Ye Tong, NBME Senior Vice President, Assessment Operations, shares insights from the 2023 Equity in Measurement and Assessment Conference.
As a psychometrician, I’m obviously passionate about research. While theoretical research is great, I’m most interested in practical research that directly links to impacts. Equity in measurement and assessment, to me, translates into “How are we ensuring that everyone, regardless of their background, has an equitable opportunity to demonstrate what they know and can do?”
To help bring theory to practice, I worked closely with my colleague Linda Gadsby, NBME Senior Vice President, General Counsel, and Chief Diversity, Equity, and Inclusion (DEI) Officer, to start planning the Equity in Measurement and Assessment Conference (EMAC) last summer. The goal of the invitational conference was to bring together measurement, assessment, medical education, and DEI experts to discuss and advance approaches that promote equity and alleviate bias in medical education assessment. We wanted conference participants to come to the table with concrete practices and ideas that could inspire additional thinking and actions.
Moving this idea forward, we reached out to the American Board of Medical Specialties, the American Board of Internal Medicine, and the Association of American Medical Colleges to co-sponsor the conference with us.
What were the most impactful takeaways from EMAC?
The conference created a fantastic platform to foster dialogue and information sharing, and I left with two major takeaways:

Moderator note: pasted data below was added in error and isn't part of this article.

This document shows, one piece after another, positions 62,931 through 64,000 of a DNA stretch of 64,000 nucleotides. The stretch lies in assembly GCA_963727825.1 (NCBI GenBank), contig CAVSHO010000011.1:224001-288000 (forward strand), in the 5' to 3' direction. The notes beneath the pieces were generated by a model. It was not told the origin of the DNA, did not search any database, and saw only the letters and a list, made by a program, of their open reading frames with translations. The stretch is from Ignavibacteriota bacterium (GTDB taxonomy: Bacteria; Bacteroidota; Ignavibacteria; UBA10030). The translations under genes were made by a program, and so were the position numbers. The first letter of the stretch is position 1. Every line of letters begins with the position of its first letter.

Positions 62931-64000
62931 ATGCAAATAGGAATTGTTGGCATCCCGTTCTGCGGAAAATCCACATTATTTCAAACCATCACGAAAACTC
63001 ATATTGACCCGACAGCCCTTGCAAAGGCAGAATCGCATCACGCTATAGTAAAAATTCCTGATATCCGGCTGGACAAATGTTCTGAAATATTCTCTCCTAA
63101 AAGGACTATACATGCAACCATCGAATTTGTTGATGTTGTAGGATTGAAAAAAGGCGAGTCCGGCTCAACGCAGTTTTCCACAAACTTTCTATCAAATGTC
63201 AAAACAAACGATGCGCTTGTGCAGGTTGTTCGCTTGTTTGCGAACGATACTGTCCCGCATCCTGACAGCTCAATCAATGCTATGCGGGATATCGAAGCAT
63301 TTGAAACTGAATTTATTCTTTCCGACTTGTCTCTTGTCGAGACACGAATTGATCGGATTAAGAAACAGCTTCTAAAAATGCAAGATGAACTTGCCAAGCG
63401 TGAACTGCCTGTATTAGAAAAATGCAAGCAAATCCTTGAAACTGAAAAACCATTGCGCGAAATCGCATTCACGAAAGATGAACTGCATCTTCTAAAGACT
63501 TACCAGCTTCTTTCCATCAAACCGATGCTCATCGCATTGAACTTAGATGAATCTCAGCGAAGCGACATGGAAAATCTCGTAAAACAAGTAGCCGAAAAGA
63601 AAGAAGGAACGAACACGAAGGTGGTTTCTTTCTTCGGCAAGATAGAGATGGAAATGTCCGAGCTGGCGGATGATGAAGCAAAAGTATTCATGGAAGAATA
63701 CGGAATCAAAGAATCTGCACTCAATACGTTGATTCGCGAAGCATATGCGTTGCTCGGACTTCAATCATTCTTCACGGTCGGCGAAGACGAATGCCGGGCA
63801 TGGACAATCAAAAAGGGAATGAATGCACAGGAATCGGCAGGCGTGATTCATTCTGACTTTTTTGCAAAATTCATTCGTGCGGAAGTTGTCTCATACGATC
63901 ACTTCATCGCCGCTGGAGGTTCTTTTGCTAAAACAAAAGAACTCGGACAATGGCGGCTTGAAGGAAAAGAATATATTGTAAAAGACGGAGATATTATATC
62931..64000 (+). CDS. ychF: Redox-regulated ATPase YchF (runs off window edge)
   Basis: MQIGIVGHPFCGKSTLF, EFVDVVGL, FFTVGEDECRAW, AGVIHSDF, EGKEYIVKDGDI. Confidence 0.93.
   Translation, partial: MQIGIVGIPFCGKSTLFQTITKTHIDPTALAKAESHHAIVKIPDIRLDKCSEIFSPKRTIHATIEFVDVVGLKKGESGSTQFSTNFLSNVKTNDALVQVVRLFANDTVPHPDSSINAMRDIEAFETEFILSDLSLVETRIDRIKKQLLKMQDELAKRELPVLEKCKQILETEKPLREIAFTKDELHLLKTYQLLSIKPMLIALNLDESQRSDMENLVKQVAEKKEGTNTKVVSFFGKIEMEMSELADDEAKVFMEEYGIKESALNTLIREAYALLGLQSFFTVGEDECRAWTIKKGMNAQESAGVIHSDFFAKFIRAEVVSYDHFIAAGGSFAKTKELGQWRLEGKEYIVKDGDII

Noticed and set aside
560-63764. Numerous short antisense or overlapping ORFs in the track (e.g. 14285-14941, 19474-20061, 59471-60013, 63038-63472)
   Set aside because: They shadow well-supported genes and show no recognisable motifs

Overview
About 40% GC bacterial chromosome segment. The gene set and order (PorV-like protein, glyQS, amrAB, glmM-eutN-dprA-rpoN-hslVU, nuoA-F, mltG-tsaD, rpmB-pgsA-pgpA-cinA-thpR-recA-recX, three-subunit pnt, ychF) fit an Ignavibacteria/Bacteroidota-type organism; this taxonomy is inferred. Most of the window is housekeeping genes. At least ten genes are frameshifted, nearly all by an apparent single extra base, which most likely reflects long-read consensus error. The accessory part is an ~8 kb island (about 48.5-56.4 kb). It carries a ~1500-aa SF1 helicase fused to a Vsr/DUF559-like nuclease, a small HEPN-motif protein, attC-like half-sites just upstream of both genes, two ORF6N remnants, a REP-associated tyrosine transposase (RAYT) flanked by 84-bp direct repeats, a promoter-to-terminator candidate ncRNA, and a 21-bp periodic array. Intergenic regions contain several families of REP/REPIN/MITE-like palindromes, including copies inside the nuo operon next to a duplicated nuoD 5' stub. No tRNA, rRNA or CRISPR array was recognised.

By challenging long-held assessment practices, some of the conference content made people feel uncomfortable. I consider that a sign of success. To evolve and embed DEI in all aspects of measurement and assessment, it is our responsibility to question our norms.
As the leader of NBME’s Assessment Operations, my teams take great care to help ensure thoughtful consideration of patient characteristics within test items. This includes removing any characteristics that could promote harmful stereotypes or bias. Now I’m reflecting on what it could look like if we are more intentional about patient characteristics that promote the societal changes we want to see, such as black women having their pain heard and validated.
What are the next steps?
NBME is following up with EMAC partners to figure out how we can share the rich content produced from the conference, including the recording of the plenary sessions. Later this summer, we plan to share our learnings through a white paper and more insight into NBME’s DEI work.
I’m looking forward to continued information sharing and evaluating how we can incorporate what we learned into our own practices.